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Working and volunteering – criminal record checks

This advice applies to Scotland

On this page you can check the rules about employers asking about your criminal records and which checks can be made. You can also find out about the Protecting Vulnerable Groups (PVG) Scheme. 

Working and volunteering in any job

Past convictions

Before you're offered a job an employer is legally entitled to ask about convictions you've had. However, depending on the type of work or volunteering that you'll be undertaking, organisations and prospective employers are restricted in what information they can ask you for.

You may have been convicted some time ago, and, in law, you may have completed what is called the 'rehabilitation period'. This means that your conviction is 'spent'.

As long as you are not in one of the excluded or excepted occupations, for which spent convictions may have to be declared (e.g. a medical doctor), you don't have to tell a new employer about a conviction if it is 'spent'. You might choose to, but you don’t have to.

If you haven't completed the 'rehabilitation period' your conviction is 'unspent'. An employer who finds out about the 'unspent' conviction can decline the offer of employment to you. If you don't declare an 'unspent' conviction, your job offer could be withdrawn or the employer may take steps to dismiss you if you've already started.

There are some convictions that never become 'spent' so you'll always have to tell an employer about them. Similarly, if you served 30 months or longer in prison your conviction can never become 'spent'.

If you want to check what the time periods are for your conviction to become 'spent' you can get help from an experienced adviser at a Citizens Advice Bureau – where to get advice.

Disclosure checks

A criminal record check may be required for a number of occupations and your prospective employer can ask for this information. Disclosure Scotland provides three different types of disclosure for work or volunteering:

  • a basic disclosure can be used for any purpose. It provides a statement about any unspent convictions against your name
  • a standard disclosure can be used to assess your suitability for a job because it provides a list of all unspent convictions against your name and some spent convictions
  • an enhanced disclosure contains all unspent convictions, some spent convictions and any other non-conviction information considered to be relevant by the police or other Government bodies. This can be applied for if you'd be working or volunteering with children or adults but not providing services that require you to be in the PVG Scheme.

Whether spent convictions are disclosed in a standard or enhanced disclosure depends on a number of factors:

  • some minor offences such as dropping litter are not disclosed
  • serious offences such as serious assaults are always disclosed unless you are allowed to apply to a sheriff to ask for the offence not to be disclosed and this is agreed 
  • disclosure of intermediate offences – like theft, breach of the peace, and drug possession – will depend on your age when you were convicted, how long ago you were convicted, and what disposal you were given. 

More information about the disclosure of spent convictions can be found on the Scottish Government website at mygov.scot.

If you need further help about problems with a disclosure check, you could speak to an experienced adviser at a Citizens Advice Bureau – where to get advice.

Working or volunteering with children and vulnerable adults

If you're applying to work or volunteer with children or young people (under 18 years) and/or vulnerable adults, your employer is legally required to make background checks.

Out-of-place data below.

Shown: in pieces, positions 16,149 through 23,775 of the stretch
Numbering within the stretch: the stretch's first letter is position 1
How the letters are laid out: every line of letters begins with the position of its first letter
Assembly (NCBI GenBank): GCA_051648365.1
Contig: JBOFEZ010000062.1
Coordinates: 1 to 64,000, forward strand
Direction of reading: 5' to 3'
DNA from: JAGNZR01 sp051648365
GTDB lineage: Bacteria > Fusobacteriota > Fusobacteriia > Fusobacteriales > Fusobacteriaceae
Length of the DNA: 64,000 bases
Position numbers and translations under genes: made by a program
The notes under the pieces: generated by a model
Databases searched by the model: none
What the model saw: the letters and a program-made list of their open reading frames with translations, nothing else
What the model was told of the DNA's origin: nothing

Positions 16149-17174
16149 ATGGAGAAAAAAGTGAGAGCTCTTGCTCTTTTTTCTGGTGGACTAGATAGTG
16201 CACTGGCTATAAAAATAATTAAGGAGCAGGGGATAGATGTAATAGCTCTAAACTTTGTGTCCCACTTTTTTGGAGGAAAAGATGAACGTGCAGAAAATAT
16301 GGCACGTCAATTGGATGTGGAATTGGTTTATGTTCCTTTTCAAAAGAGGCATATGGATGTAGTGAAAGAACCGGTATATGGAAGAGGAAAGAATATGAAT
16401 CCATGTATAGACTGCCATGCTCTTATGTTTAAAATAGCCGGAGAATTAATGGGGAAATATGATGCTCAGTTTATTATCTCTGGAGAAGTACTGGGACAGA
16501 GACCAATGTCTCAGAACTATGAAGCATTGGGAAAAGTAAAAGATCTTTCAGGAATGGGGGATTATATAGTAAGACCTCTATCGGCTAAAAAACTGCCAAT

A disclosure check is likely to be needed as a minimum, but you may also have to join the PVG Scheme run by Disclosure Scotland.

The Protecting Vulnerable Groups (PVG) Scheme

This scheme is for people who undertake 'regulated' work. Regulated work with children often involves you having responsibility for a child unsupervised by anyone else who has responsibility for the child. Regulated work with adults often takes place where care is provided on a one-to-one basis. If you're not sure if the work will be 'regulated', you should ask your employer or the organisation you volunteer for.

Background checks under the PVG scheme will be part of the assessment of your suitability when applying for a job or volunteering opportunity.

An application to join the PVG scheme is often made by you through the employer or voluntary organisation. 

It is up to an employer (irrespective of whether in the private or public sector) to decide if they pay the fees for staff who have to be part of the PVG scheme. Many organisations will pay the fees for their volunteers.

What happens when you apply

If you have no criminal convictions that would prevent you from joining the PVG scheme, you should receive your PVG certificate within a few weeks. If you have not heard further, you should contact Disclosure Scotland directly.

If you're refused membership of the PVG scheme

Disclosure Scotland will check your criminal records and if you have a conviction (whether 'spent' or not) which bars you from 'regulated' work, you won't be allowed to join the PVG scheme.

The organisation or employer will then be written to stating you cannot be a member of the PVG scheme. They should not be given the reason why because this would breach your confidentiality.

For more information about disputing Disclosure Scotland decisions, visit mygov.scot.

If you need help challenging a PVG scheme decision, you could speak to an experienced adviser at a Citizens Advice Bureau – where to get advice.

If you're allowed to become a member of the PVG scheme but an offence is disclosed

A conviction that doesn't bar you from 'regulated' work may be added to your 'Scheme Record' – depending on the seriousness of the offence, how old you were when you were convicted, how long ago you were convicted, and what the court decided to do in your case. You will however be accepted on to the PVG scheme.

The Scheme Record is copied to you and the employer or voluntary organisation. If you disagree with the inclusion of a spent conviction on your Scheme Record you can apply to the sheriff court to get the information removed. You will also need to tell Disclosure Scotland that you intend to do this.